For the new year my resolution (of sorts) is to put my daily word count into a calendar (photo above). I'm going to try, scratch that, I AM going to take a picture of the book and keep my blog updated with my progress. Hopefully 2014 brings lots of words...and maybe at least a few of them can form an actual novel.
Happy Christmas to you all! May 2014 bring you peace, good health, and joy...and maybe a best selling novel:)

Wednesday, December 18, 2013

Trick Thyself

I've been having a little trouble getting motivated to write these days. In fact, just the other day I was staring at my computer for almost a full ten minutes with nothing but white space looking back at me.

I work on Scrivener (If you haven't tried it, you should!) and I usually section out my work into individual scenes. I'll title them so that I can make sense of it all in the editing process. I'll use things like, "meet antagonist" or "Bobby finds the knife". Not overly creative, but it gets the job done.
But the other day I couldn't even come up with a scene idea, let alone a title.
I finally just typed in the first thing that came into my head. Nelson Mandela. It happened to be the day he died, and to be honest I didn't even realize it was on my mind. I hit return and started typing out a scene.

Now I don't know very much about Nelson Mandela. I hope you don't think I'm hopelessly ignorant, but the words I think of when I hear that name are; committed, prisoner, rebel, speaker, apartheid.
Now the section of my book I was working on had absolutely nothing to do with apartheid or Nelson Mandela, but the feelings that name evoked in me showed up in my writing.

I found my main character seemed a little more in control. Her motivations seemed just a little bit clearer and only because I had Nelson Mandela in mind when I was writing.
I've started to use this trick with every scene. I use titles like Charles Manson. Harrison Ford. Bill Clinton. Jennifer Lopez.  Actually, I haven't used J Lo yet, but I am curious what feelings that would bring out in my writing.

I do this indiscriminately. I don't think about what I'm writing and pick a character with similar values. No, just the opposite, I pick a random person, for example Paul Newman, and see what characteristics of his I can add to the character I'm writing about. How can I make my protagonist (or any other character) deeper by adding attributes of Paul Newman? It's a way of surprising yourself in your own writing. Also, whatever feelings you have about Paul Newman will show up in your work.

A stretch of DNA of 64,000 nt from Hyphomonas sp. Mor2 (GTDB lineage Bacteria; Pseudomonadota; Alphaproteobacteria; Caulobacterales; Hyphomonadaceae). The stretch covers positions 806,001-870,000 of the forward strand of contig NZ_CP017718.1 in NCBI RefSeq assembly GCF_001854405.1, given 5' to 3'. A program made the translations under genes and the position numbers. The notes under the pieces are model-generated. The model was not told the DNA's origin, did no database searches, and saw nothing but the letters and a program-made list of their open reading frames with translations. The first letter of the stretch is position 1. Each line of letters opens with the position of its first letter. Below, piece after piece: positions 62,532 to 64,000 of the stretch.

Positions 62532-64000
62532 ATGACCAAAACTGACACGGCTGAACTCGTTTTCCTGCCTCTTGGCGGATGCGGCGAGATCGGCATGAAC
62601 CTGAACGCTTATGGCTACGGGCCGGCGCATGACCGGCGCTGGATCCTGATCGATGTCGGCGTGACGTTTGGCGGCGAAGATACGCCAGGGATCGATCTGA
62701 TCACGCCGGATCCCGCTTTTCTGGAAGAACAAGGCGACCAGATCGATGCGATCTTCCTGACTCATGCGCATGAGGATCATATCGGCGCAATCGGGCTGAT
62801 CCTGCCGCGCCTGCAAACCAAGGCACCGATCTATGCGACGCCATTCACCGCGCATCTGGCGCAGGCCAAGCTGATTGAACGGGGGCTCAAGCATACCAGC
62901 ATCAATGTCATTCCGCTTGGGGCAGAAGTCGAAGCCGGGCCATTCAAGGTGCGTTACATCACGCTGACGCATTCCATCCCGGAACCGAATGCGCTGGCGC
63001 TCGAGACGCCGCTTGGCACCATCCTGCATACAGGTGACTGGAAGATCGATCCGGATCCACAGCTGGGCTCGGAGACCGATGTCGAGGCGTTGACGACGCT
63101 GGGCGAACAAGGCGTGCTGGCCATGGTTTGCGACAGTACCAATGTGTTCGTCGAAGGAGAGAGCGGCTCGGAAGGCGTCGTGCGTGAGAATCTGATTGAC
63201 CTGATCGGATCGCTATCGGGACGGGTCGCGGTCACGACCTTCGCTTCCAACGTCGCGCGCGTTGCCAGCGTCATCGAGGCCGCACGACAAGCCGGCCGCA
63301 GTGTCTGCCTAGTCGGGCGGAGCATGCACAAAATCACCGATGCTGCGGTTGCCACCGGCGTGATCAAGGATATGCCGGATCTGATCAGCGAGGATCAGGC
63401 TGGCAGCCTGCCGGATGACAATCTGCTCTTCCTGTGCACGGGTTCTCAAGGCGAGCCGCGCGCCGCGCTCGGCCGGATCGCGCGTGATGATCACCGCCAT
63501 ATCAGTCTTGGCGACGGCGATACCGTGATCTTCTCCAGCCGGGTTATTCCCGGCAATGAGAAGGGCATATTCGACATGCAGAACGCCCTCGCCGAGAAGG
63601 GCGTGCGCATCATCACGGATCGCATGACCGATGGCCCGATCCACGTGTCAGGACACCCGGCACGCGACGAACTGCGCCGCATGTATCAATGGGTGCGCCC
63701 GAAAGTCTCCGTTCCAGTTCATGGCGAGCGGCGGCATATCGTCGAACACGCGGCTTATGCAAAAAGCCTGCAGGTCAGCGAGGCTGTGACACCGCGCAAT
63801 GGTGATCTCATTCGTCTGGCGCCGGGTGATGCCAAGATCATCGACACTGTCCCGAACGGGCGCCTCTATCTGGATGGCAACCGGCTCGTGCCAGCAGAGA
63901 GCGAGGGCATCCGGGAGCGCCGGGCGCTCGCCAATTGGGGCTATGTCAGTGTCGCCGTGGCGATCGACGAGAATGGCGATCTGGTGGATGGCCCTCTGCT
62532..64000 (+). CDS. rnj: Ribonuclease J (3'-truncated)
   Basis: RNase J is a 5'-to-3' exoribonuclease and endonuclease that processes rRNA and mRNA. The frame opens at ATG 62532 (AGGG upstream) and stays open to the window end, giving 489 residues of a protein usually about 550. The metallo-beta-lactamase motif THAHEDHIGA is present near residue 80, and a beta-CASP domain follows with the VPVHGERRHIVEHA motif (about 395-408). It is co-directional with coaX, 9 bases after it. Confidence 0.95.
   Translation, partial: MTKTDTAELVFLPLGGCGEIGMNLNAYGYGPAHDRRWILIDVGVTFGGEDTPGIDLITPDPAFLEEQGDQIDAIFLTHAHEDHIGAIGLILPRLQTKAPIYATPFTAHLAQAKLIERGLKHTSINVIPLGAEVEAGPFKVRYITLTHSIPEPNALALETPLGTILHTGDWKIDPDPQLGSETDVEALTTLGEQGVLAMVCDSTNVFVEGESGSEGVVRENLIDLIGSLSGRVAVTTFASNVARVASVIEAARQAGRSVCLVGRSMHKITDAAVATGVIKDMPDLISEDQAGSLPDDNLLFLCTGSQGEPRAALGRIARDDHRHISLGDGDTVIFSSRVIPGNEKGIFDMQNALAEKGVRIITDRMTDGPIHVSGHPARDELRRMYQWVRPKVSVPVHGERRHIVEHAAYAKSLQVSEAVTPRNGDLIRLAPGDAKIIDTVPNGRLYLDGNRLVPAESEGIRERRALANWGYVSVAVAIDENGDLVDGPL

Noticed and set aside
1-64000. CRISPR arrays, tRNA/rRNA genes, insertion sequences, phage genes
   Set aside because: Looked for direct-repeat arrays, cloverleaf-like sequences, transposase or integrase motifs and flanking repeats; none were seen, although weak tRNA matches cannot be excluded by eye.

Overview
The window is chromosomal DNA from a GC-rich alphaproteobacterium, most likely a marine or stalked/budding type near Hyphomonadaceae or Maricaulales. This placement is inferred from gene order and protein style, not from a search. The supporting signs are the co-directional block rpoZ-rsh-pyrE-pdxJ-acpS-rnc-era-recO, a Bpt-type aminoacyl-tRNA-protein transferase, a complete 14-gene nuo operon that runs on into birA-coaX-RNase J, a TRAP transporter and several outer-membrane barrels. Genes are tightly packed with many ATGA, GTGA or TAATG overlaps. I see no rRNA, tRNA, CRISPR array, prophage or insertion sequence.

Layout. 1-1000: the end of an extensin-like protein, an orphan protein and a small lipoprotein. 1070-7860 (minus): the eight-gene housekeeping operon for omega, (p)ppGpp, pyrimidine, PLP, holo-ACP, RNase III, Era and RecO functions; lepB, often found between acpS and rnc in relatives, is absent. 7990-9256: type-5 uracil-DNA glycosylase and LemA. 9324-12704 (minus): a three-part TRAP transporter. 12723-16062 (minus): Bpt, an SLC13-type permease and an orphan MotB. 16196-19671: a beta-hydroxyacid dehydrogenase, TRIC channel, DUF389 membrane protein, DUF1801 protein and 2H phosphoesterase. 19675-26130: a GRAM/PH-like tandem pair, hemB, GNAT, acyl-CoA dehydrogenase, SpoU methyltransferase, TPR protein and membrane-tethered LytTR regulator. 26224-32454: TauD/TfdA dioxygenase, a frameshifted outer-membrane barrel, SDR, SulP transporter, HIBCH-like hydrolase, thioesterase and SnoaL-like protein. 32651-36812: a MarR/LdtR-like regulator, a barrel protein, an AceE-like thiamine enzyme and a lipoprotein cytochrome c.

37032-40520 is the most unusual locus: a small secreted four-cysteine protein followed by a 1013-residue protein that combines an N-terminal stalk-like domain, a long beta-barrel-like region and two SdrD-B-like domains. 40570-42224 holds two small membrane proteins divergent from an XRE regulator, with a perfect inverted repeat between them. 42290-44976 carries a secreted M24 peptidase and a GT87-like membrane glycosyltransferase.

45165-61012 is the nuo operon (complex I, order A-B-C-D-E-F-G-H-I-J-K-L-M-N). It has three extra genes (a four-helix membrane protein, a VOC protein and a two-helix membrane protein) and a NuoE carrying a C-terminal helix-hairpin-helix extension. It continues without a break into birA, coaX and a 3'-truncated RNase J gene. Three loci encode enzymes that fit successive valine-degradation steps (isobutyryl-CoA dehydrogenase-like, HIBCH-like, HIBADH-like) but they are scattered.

Let's face it, books are about feelings. We read because a book makes us feel a certain way; happy, sad, scared, frustrated, ect. So if you're having trouble getting enough feeling into your books, maybe try my little trick. It certainly can't hurt!

Monday, December 9, 2013

NaNo Wrap Up

 Guess what..I quit on my latest novel. I'm sure you're not surprised by this. To make a quick count, since I started this blog in July I have started and quit about four different novels. If you count just plotting books and not the actual writing, I think it's more like six.
This isn't really a surprise to me. As a stay at home mom wanting to make some money I have had any number of schemes that I've started and never finished.
I was going to be a jewelry maker. Then I worried about my necklaces breaking and children choking on the beads. Of course I had to quit. It would be irresponsible not to.
Then there was the card making business, but man printer ink is expensive. The photography business, I was really never any good. And then, there was the writing business. To be fair I was always writing, but only recently did I commit to really trying to get a book published.
I'm not ready to quit writing entirely, but I do (somehow) keep quitting on my novels.
If you read my last post, or maybe it was the one before, I was SO excited about my new novel. But then I had to take a break and get ready for a Disney vacation for Thanksgiving and by the time I got home I was over the story. All of the sudden, it just didn't seem like it was any good at all (sound familiar?).
So, the lesson from NaNo this time is: word count, nerd count, it's all about writing every day. Keep your head in the story even if you can only write 200 words a day.
But that leaves me with a question.
Will I only get published if I finish an entire story and then another entire story and another? OR will all of this writing and practicing naturally lead to a finished (and published) novel?
Am I just being a quitter by leaving so many books unfinished? Or is it like finding a husband? All those other failed books are just the natural course to finding "the one". The one novel that I was meant to write, and everything before it just wasn't meant to be?
Or is that just quitter talk?
Let me know what you think!